Introduction: The negative symptoms of schizophrenia contribute strongly to functional impairment but are inadequately treated by antipsychotic medication. Several studies have suggested that physical exercise could reduce the negative symptoms.
Methods: We conducted a systematic review and a meta-analysis of randomized controlled trials (RCTs) examining the effectiveness of physical exercise interventions in improving the negative symptoms of schizophrenia using different databases and trial registries.
Results: Seventeen RCTs were included in the meta-analysis (n = 954 patients). Overall, the results revealed a significant beneficial effect of physical exercise on negative symptoms. We conducted a subgroup analysis differentiating between aerobic interventions (12 RCTs) and non-aerobic interventions (5 RCTs). Aerobic exercise reduced negative and positive symptoms, while this was not the case for non-aerobic interventions. A sensitivity analysis including only studies with a low risk of bias confirmed the effect on negative but not on positive symptoms.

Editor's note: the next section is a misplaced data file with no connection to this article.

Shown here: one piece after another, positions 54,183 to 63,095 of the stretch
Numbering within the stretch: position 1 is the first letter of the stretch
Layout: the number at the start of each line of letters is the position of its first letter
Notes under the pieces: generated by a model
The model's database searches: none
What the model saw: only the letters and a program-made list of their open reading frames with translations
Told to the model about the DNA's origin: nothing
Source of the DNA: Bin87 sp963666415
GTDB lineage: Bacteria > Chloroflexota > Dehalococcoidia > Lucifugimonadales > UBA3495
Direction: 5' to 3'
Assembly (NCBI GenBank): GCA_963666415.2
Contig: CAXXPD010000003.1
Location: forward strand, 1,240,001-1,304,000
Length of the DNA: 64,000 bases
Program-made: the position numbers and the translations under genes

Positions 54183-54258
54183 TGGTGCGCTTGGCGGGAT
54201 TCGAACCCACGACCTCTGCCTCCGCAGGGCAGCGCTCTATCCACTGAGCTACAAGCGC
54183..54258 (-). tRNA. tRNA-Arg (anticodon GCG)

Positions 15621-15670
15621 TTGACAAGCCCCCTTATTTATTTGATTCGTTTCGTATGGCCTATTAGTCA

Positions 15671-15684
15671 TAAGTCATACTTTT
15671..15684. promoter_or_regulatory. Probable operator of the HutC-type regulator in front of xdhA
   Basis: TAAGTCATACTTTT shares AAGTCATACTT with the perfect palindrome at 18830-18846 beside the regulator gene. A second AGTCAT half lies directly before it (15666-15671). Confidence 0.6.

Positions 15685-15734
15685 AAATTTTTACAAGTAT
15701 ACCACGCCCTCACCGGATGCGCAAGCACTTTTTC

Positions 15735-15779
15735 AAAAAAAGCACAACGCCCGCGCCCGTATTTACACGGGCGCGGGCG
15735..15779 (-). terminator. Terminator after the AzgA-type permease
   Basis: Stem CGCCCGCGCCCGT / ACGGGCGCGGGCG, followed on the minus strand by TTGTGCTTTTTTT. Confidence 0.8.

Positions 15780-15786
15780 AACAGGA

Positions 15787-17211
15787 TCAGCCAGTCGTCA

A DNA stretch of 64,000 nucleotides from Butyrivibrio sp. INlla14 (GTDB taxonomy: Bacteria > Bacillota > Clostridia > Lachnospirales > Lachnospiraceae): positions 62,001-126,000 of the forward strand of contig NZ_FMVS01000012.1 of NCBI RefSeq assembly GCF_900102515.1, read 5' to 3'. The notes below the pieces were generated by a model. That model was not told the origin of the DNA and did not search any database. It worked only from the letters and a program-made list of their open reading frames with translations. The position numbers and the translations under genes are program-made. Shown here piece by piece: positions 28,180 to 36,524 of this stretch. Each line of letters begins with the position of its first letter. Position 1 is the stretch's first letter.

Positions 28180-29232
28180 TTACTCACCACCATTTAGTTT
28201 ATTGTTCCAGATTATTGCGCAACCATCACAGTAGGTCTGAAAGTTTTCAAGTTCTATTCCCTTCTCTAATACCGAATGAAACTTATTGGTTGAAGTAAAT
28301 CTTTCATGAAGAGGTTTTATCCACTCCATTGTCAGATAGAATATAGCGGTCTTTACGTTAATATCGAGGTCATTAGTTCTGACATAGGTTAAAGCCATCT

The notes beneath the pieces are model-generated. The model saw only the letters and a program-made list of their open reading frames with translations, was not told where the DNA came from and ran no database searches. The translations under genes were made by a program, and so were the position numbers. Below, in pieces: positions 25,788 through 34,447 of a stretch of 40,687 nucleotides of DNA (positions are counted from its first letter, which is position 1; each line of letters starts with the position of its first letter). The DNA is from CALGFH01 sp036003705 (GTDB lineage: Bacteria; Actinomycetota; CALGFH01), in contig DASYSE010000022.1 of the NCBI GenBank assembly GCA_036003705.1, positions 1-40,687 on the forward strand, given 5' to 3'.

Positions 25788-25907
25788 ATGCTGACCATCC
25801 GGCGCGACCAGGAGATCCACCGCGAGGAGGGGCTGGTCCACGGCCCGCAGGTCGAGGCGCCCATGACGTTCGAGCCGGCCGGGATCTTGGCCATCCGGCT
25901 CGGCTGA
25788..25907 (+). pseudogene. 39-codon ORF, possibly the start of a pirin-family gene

Conclusion: Aerobic exercise had a beneficial effect on negative symptoms, albeit with a small effect size. The conclusions are limited by the fact that the included studies did not assess patients for predominant or primary negative symptoms. Given the important role of exercise for physical health, the additional effects on negative symptoms are promising and justify further research to disentangle the effects on primary and secondary negative symptoms.
Keywords: Aerobic; Anaerobic; Negative symptoms; Physical exercise; Schizophrenia.
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